As his daughters vie for center court at Wimbledon this week, Richard Williams finds himself once again vying with them for center stage. Of late, the 59-year-old father of five has stolen the spotlight. Recent news stories report that his wife of 30 years, Oracene, has moved out. These follow reports of spousal abuse and extramarital affairs--allegations Williams denies. "It's funny to me that people think I'm controversial," he says with a laugh. But Williams is controversial. And complex. Part huckster, part stage dad, part ambassador, part entrepreneur, he likes to wear many hats." He lives his life by his own standards, and that's what we do," Serena, 19, told NEWSWEEK.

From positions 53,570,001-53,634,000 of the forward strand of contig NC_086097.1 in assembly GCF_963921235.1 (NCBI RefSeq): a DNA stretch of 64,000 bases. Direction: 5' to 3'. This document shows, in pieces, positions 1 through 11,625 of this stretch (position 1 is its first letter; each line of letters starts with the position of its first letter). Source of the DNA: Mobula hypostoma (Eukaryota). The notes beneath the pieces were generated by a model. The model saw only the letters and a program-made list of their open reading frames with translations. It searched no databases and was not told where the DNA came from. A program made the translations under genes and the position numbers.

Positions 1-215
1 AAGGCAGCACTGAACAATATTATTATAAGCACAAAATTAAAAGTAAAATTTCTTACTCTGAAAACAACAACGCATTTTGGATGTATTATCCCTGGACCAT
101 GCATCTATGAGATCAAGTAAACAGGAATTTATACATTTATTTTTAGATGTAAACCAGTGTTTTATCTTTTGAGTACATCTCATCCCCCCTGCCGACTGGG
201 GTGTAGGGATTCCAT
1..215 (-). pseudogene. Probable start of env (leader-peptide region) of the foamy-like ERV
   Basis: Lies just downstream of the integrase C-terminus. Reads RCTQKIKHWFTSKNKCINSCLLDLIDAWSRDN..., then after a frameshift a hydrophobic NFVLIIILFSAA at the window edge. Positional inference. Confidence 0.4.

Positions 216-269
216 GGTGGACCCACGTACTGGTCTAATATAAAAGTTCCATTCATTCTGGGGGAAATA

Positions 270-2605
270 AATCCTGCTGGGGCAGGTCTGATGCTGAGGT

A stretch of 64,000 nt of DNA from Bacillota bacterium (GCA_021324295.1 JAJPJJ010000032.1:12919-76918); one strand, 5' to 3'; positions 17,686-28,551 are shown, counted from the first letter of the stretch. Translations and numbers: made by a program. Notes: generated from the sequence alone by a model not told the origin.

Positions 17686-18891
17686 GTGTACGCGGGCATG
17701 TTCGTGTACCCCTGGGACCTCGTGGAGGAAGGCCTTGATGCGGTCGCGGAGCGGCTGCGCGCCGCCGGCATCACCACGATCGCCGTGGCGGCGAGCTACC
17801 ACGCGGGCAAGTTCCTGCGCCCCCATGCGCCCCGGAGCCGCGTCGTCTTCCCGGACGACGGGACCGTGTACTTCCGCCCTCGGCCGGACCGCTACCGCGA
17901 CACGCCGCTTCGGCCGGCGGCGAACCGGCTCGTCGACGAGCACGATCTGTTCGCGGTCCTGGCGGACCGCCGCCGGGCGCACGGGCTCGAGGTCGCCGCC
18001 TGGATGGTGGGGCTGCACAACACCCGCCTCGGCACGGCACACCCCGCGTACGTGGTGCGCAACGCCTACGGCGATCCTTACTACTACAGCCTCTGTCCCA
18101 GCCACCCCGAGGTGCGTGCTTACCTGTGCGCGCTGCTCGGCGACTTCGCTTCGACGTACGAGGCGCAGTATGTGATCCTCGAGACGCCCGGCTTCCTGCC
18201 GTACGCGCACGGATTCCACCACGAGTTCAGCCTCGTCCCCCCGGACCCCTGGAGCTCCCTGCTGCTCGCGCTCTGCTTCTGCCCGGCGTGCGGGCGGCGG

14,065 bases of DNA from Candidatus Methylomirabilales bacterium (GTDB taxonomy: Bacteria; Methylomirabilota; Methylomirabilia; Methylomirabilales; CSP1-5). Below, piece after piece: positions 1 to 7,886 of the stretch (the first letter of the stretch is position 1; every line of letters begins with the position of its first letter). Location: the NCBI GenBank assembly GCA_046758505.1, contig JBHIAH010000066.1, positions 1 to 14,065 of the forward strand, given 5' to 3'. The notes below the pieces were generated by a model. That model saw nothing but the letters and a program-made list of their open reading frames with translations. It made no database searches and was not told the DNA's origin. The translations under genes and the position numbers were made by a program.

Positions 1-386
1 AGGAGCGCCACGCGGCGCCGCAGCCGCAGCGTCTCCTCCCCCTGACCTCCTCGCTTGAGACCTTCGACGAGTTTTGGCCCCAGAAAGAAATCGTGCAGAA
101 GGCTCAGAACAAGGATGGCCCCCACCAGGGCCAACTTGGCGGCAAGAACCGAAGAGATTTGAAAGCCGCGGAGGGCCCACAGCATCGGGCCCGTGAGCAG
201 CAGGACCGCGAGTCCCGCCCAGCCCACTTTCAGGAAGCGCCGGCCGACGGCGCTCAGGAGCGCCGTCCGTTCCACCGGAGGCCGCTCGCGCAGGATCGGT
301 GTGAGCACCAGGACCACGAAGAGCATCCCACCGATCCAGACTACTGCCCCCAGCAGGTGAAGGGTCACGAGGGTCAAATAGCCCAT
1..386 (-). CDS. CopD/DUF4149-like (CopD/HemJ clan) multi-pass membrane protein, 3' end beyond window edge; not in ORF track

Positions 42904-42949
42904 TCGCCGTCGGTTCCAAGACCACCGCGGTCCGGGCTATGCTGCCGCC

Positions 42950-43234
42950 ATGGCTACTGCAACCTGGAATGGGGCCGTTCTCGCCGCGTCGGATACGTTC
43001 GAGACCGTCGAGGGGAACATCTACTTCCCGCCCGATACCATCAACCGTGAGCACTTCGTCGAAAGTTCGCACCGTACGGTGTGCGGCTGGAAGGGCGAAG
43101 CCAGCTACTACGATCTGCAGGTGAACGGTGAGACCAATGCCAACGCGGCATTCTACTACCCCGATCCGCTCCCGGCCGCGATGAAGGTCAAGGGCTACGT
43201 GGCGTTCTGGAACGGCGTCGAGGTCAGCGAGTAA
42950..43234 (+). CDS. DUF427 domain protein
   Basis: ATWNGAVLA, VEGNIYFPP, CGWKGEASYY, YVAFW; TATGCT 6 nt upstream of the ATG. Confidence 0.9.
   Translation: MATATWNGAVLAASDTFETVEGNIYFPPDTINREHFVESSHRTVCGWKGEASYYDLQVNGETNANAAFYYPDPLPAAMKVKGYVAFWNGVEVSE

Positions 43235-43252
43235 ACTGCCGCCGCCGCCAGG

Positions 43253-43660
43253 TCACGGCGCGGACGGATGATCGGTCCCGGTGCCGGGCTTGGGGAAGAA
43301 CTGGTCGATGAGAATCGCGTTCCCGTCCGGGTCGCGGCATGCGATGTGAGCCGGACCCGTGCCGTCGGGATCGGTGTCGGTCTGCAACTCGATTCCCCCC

In person, Richard Williams comes across as a down-home, uncomplicated product of the Louisiana backwoods. He reminisces about bittersweet times as a boy in Shreveport, where he endured racist taunts that made him overly self-conscious. "I used to always be worried about my nose being too big and making me funny-looking," he says. "But my mother was so smart: she would tell me that's what made me special." Even as he jets with his daughters around the globe, he manages to avoid many of the trappings of fame. A recent trip to Los Angeles finds him, clad in a plain white T shirt and shorts, at a musty Motel 6 near the airport. "I never stay anywhere else; I don't need anything fancy,'' he says. The reason for his visit is anything but ordinary, though: a British documentary crew is filming the Richard Williams story and has brought him back to Compton.